The smaller the p K S value, the stronger the acid. For example, nitric acid (HNO 3 , degree of dissociation of 96% at a concentration of 1 mol / l) has the p K S value −1.32, acetic acid (degree of dissociation of 0.4% at a concentration of 1 mol / l) a p K S of 4.75.
There is accordingly a base constant (p K B value). The smaller the p K B value, the stronger the tendency of the base to take up protons. The p K S value can be converted to the base constant of the corresponding base:
Acid and base constants are temperature dependent. As a rule, the constants are determined at temperatures in the range from 23 to 25 degrees Celsius. In this range, the ion product of the water is sufficiently accurate
In the case of a multi-protonic acid, protolysis occurs gradually. There is a separate acid constant or p K S value for each protolysis stage . For the individual protolysis steps, the following generally applies: K S 1 > K S 2 > K S 3 (or p K S 1 <p K S 2 <p K S 3 ), since the further protolysis is less due to the increasing ionic charge of the residual acid anion formed is energetically favored.
An example applies to phosphoric acid :
At a pH value of 7.20, the concentrations of dihydrogen and hydrogen phosphate ions are approximately the same; the concentrations of undissociated phosphoric acid and phosphate ions are a million times smaller. These relationships are made use of in phosphate buffers.
Sulfuric acid is five orders of magnitude more acidic than phosphoric acid:
Concentrated sulfuric acid is used as an electrolyte in lead batteries . Free sulfate ions no longer exist under these equilibrium conditions.
Determination of p K S values
The p K S values of acids with values in the range from 4 to about 10 can be determined via acid-base titrations and the determination of the pH value at the half-equivalence point . Here the acid and its corresponding base are present in the same concentration. At this point, it follows from the Henderson-Hasselbalch equation : pH = p K S .
Acidity of organic acids
In the case of organic acids , three structural properties determine the acid strength:
- Stabilization of the resulting anion by mesomerism . B. carboxylic acids more acidic than alcohols . Mesomeric effects play a decisive role here: an −M effect (e.g. a nitro group -NO 2 ) increases the acid strength, a + M effect reduces it.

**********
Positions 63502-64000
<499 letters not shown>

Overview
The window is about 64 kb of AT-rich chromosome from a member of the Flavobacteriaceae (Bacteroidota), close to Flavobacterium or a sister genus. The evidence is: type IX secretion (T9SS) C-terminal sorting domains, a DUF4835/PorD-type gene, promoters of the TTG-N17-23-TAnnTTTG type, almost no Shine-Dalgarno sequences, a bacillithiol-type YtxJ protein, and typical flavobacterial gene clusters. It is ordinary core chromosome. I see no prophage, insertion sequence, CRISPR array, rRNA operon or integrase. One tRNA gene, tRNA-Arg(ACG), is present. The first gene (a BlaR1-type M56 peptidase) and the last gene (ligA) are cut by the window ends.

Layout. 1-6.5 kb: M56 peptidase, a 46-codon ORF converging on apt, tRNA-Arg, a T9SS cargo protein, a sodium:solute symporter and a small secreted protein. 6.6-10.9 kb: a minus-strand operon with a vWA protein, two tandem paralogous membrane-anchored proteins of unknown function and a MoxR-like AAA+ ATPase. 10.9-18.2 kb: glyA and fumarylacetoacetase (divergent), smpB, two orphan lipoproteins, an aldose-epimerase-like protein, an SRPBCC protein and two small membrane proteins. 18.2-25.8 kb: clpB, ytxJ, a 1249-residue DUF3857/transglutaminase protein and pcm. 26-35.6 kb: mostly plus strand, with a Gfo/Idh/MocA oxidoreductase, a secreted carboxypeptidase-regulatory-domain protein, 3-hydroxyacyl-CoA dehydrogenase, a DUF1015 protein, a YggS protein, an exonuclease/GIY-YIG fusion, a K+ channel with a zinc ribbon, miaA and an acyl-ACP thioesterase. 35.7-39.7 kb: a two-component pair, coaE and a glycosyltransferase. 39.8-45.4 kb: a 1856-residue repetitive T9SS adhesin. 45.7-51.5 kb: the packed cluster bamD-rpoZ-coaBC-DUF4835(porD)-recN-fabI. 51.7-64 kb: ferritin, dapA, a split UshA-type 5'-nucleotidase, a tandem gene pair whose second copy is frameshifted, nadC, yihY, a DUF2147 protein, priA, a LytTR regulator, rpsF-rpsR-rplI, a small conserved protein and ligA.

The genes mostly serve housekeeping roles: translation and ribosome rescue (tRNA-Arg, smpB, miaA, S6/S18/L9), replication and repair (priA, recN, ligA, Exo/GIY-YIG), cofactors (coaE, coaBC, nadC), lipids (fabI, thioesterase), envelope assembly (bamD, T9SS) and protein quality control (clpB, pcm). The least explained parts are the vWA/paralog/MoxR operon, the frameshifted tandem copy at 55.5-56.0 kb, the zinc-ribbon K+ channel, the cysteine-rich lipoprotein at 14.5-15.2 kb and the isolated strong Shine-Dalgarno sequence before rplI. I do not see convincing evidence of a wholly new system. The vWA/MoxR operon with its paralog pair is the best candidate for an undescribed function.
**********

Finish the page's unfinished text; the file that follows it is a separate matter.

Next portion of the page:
- Hybridization of the carbon atom : the strength increases with increasing s content. Thus, ethine (sp hybrid orbital) has a lower p K S value than ethene (sp 2 hybrid orbital) and this has a lower p K S value than ethane (sp 3 hybrid orbital), so the following applies to the p K S value: sp <sp 2 <sp 3 ; the values are 25 for ethine, 44 for ethene and 50 for ethane.
- Inductive effects : the acid strength increases when electron-withdrawing groups are present, e.g. B. Halogens such as fluorine and chlorine or oxygen . For example, trichloroacetic acid is a stronger acid than acetic acid.
Some substituents have both mesomeric and inductive effects, such as the halogens or nitro groups. Halogens have a strong –I- but a weak + M effect; the nitro group has both an electron attracting effect (–I effect) and an –M effect, i. H. both effects work in the same direction.
p K S and p K B values of some compounds
The following table lists p K S and p K B values of some acids and bases under standard conditions:
|Acid starch||p K S||Acid + H 2 O H 3 O + + base||p K B||Base strength|
|very strong||−17||H [SbF 6 ]||[SbF 6 ] -||31|
|−10||HClO 4||ClO 4 -||24||very weak|
|−3||H 2 SO 4||HSO 4 -||17th|
|−1.32||ENT 3||NO 3 -||15.32|
|strong||0.00||H 3 O +||H 2 O||14.00||weak|
|1.92||HSO 4 -||SO 4 2−||12.08|
|2.13||H 3 PO 4||H 2 PO 4 -||11.87|
|2.22||[Fe (H 2 O) 6 ] 3+||[Fe (OH) (H 2 O) 5 ] 2+||11.78|
|medium strength||4.75||CH 3 COOH||CH 3 COO -||9.25||medium strength|
|4.85||[Al (H 2 O) 6 ] 3+||[Al (OH) (H 2 O) 5 ] 2+||9.15|
|6.52||H 2 CO 3||HCO 3 -||7.48|
|6.92||H 2 S||HS -||7.08|
|7.20||H 2 PO 4 -||HPO 4 2−||6.80|
|weak||9.25||NH 4 +||NH 3||4.75||strong|
|10.40||HCO 3 -||CO 3 2−||3.60|
|12.36||HPO 4 2−||PO 4 3−||1.64|
|13.00||HS -||S 2−||1.00|
|14.00||H 2 O||OH -||0.00|
|very weak||15.90||CH 3 -CH 2 -OH||CH 3 -CH 2 -O -||−1.90||very strong|
|23||NH 3||NH 2 -||−9|
|48||CH 4||CH 3 -||−34|
- Bordwell p K S table in DMSO
- p K S Data (PDF; 78 kB), Compiled by R. Williams, on chem.wisc.edu.
- Harvard University: Evans Group p K S table (PDF; 240 kB).
- Entry for Acidity constant . In: IUPAC Compendium of Chemical Terminology (the “Gold Book”) . doi : 10.1351 / goldbook.A00080 Version: 2.3.1.
- p K S table CCI ETH
- p K S table with a large number of substances
- Extensive tables with acids and bases ( MS Excel ; 1.2 MB)
- Interactively sortable, very extensive list with p K S values of organic and inorganic acids and bases
- Entry on acidity constant . In: IUPAC Compendium of Chemical Terminology (the “Gold Book”) . doi : 10.1351 / goldbook.A00080 Version: 2.3.1.
- Wissenschaft-Online-Lexika: Entry on acid-base concepts in the Lexikon der Chemie , accessed on April 2, 2008.